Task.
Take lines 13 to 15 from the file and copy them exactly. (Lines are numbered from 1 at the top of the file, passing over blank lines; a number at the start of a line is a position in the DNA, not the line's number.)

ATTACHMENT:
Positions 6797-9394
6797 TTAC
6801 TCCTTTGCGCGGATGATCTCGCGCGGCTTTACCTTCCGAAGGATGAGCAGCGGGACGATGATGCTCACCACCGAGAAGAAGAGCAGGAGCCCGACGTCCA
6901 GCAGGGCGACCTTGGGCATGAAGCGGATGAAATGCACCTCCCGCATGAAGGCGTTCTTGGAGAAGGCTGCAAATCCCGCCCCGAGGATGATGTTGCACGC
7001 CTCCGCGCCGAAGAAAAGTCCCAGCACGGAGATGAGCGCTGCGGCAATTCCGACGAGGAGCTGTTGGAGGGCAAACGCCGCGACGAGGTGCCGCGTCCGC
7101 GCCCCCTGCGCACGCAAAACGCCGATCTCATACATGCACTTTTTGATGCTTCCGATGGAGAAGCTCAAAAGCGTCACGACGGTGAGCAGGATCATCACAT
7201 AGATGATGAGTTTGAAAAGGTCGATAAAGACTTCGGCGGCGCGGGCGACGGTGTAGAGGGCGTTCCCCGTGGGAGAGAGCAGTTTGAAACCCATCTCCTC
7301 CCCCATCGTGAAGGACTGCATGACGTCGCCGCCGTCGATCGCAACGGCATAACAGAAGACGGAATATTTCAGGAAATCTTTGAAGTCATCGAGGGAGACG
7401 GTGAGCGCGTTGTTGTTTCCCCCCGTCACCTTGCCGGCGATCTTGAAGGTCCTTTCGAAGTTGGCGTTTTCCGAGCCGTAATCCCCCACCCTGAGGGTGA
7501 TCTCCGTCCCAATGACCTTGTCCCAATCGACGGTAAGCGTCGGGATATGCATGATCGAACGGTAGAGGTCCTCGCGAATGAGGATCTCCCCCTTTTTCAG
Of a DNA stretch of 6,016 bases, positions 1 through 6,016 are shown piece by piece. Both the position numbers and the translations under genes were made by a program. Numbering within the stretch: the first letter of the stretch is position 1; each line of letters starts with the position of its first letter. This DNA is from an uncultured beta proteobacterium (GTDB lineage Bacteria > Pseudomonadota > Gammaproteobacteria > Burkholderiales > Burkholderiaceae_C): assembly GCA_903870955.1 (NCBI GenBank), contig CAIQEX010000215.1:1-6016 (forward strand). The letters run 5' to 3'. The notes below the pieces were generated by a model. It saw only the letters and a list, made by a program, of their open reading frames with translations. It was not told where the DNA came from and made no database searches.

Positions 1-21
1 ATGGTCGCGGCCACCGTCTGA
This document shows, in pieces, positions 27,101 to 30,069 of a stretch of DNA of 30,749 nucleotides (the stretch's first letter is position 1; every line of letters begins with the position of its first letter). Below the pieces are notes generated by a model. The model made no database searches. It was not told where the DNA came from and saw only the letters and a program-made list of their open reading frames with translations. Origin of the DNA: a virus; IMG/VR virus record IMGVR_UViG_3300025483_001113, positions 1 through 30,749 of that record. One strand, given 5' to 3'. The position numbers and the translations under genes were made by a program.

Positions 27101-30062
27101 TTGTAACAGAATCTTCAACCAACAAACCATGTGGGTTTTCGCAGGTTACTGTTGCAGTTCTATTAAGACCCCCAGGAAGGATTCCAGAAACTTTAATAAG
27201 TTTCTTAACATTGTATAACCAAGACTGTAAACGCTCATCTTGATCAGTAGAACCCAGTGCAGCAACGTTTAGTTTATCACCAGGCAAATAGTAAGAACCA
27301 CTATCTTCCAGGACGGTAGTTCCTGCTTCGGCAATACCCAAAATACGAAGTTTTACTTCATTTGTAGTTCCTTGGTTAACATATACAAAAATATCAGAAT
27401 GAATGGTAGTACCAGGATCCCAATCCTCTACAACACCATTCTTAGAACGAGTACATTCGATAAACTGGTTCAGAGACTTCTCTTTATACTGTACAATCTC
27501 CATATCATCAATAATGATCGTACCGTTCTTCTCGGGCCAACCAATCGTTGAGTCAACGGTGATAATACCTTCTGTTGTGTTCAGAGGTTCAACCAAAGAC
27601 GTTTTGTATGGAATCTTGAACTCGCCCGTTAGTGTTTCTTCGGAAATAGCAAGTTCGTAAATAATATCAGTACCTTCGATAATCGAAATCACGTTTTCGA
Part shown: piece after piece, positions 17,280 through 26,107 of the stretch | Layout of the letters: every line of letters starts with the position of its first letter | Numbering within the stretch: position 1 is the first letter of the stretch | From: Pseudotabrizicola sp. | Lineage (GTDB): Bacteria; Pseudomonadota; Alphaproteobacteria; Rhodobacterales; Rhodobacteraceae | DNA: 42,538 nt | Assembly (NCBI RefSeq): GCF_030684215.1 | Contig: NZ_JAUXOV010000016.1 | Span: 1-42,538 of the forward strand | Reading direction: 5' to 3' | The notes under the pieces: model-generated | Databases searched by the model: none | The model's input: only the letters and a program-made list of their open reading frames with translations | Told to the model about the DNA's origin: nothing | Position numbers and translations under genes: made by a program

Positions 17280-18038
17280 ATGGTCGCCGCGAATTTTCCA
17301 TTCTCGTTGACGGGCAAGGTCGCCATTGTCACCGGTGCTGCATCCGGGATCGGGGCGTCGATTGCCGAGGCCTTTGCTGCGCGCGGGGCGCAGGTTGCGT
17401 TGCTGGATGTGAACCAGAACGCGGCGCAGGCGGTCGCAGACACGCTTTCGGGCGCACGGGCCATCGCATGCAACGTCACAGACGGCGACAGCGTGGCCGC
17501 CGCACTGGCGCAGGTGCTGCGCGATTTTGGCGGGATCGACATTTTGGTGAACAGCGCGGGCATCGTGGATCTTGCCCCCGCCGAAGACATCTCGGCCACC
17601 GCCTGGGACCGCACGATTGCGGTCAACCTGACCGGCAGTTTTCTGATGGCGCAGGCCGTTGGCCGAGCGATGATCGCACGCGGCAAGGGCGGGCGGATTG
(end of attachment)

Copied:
1 ATGGTCGCGGCCACCGTCTGA
This document shows, in pieces, positions 27,101 to 30,069 of a stretch of DNA of 30,749 nucleotides (the stretch's first letter is position 1; every line of letters begins with the position of its first letter). Below the pieces are notes generated by a model. The model made no database searches. It was not told where the DNA came from and saw only the letters and a program-made list of their open reading frames with translations. Origin of the DNA: a virus; IMG/VR virus record IMGVR_UViG_3300025483_001113, positions 1 through 30,749 of that record. One strand, given 5' to 3'. The position numbers and the translations under genes were made by a program.

Positions 27101-30062